To nudge the robot toward the right outcome, the team set criteria that helps the robot satisfy its overall beliefs. The criteria can satisfy the formulas with the highest probability, the greatest number of formulas or even those with the least chance of failure. A designer could optimize a robot for safety if it’s working with hazardous materials, or consistent quality if it’s a factory model.
MIT’s system is much more effective than traditional approaches in early testing. A PUnS-based robot only made six mistakes in 20,000 attempts at setting the table, even when the researchers threw in complications like hiding a fork — the automaton just finished the rest of the tasks and came back to the fork when it popped up. In that way, it demonstrated a human-like ability to set a clear overall goal and improvise.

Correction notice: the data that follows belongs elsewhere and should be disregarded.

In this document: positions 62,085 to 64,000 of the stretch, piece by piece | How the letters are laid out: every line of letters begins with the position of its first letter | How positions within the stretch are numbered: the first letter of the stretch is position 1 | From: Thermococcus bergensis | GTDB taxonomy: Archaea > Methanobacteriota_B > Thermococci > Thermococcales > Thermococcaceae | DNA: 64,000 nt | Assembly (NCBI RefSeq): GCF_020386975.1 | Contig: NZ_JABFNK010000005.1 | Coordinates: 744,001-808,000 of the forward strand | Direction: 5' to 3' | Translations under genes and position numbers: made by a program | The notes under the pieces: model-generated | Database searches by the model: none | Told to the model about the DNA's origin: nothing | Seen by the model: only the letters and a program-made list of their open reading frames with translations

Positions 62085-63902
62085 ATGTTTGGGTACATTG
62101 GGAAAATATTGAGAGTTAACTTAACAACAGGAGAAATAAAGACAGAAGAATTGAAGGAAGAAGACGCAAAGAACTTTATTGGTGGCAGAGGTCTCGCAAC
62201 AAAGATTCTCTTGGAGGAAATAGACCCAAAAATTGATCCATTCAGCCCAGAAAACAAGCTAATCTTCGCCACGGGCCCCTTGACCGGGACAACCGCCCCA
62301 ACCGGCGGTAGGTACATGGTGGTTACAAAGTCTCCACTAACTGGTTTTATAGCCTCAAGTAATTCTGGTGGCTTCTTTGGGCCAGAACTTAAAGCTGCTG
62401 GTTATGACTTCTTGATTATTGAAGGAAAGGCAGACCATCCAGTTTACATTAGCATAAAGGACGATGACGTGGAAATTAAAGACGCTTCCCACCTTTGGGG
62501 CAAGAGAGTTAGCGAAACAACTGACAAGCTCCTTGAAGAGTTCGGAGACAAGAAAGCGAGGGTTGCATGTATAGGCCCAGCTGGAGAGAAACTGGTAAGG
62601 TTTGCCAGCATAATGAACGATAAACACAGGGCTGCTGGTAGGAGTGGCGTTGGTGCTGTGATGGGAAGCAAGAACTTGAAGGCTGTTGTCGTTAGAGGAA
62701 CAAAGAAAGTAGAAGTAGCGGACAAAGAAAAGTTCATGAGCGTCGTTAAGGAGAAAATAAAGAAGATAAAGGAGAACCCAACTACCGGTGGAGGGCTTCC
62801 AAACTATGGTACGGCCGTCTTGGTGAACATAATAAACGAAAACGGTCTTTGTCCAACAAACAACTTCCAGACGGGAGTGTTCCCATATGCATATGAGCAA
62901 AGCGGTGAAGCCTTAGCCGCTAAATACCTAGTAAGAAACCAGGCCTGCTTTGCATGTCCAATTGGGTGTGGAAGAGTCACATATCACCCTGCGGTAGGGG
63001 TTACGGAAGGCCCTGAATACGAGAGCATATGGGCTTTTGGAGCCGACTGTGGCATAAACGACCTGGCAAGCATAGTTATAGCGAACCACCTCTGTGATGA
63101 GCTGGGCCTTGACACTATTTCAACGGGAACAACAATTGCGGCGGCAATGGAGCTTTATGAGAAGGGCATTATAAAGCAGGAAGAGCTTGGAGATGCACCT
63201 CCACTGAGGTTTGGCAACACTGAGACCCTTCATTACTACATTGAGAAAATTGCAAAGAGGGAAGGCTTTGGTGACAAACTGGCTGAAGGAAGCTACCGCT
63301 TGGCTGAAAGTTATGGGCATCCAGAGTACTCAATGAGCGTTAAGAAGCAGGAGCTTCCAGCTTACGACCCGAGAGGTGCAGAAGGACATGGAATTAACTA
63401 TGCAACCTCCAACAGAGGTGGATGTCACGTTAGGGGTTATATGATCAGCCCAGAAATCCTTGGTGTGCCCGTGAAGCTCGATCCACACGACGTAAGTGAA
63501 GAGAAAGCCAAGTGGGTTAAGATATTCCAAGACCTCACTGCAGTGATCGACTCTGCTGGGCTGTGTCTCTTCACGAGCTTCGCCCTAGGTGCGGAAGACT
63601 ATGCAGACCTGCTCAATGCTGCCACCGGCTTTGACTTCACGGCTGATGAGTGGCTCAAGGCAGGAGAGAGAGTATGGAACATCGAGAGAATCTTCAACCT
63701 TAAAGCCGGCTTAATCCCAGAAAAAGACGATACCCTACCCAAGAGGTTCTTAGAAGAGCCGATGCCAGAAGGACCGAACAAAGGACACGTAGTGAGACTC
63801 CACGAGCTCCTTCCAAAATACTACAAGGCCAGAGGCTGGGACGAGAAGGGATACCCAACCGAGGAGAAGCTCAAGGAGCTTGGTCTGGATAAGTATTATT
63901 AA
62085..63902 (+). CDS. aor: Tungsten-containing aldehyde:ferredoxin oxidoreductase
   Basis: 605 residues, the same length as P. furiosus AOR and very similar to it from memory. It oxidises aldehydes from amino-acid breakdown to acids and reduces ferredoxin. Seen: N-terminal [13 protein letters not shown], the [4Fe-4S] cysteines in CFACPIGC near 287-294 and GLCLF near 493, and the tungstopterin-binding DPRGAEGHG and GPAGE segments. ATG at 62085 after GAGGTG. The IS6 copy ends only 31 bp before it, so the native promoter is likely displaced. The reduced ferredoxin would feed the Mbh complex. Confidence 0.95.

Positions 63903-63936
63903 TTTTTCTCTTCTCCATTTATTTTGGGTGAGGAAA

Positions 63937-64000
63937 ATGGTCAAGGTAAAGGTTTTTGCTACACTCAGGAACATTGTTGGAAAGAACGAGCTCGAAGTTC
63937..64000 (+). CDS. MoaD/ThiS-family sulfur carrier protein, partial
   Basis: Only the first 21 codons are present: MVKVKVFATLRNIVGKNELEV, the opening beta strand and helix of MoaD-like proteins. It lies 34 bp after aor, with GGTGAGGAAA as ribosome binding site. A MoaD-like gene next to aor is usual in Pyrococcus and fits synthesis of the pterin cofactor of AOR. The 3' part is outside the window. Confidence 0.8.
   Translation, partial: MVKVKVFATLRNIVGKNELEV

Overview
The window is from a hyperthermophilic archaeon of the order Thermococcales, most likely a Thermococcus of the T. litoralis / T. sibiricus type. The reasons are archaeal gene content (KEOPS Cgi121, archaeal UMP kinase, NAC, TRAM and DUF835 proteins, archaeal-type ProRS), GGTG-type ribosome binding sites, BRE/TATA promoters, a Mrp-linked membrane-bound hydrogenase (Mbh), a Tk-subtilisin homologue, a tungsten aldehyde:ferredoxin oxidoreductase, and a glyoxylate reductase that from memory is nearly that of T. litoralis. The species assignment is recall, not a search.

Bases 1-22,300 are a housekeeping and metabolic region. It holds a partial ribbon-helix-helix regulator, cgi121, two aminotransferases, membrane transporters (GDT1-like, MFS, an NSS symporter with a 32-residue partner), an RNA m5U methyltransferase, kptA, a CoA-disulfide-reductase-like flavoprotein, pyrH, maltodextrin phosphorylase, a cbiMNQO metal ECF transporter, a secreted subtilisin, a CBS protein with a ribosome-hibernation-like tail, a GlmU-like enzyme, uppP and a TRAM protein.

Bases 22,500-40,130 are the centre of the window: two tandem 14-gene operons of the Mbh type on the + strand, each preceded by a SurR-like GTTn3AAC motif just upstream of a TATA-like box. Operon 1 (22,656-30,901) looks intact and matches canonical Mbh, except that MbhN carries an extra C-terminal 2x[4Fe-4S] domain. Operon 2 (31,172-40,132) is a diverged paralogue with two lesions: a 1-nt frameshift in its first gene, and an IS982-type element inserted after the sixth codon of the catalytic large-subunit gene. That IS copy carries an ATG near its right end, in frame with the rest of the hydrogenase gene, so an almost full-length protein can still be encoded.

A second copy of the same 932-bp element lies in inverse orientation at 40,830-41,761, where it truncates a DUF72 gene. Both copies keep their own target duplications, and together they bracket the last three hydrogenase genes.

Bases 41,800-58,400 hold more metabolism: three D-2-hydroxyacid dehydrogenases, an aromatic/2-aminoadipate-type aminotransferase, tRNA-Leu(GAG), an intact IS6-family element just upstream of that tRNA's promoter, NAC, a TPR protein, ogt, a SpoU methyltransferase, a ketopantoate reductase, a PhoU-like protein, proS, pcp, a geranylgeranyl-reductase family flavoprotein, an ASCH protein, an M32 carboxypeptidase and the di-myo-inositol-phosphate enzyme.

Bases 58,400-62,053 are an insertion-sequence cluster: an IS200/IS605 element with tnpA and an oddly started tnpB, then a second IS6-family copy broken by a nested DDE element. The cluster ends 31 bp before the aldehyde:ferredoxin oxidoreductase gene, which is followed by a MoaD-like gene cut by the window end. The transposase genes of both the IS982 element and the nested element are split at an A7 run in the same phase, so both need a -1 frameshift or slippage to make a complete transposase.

The developers ultimately want the system to not only learn by watching, but react to feedback. You could give it verbal corrections or a critique of its performance, for instance. That will involve much more work, but it hints at a future where your household robots could adapt to new duties by watching you set an example.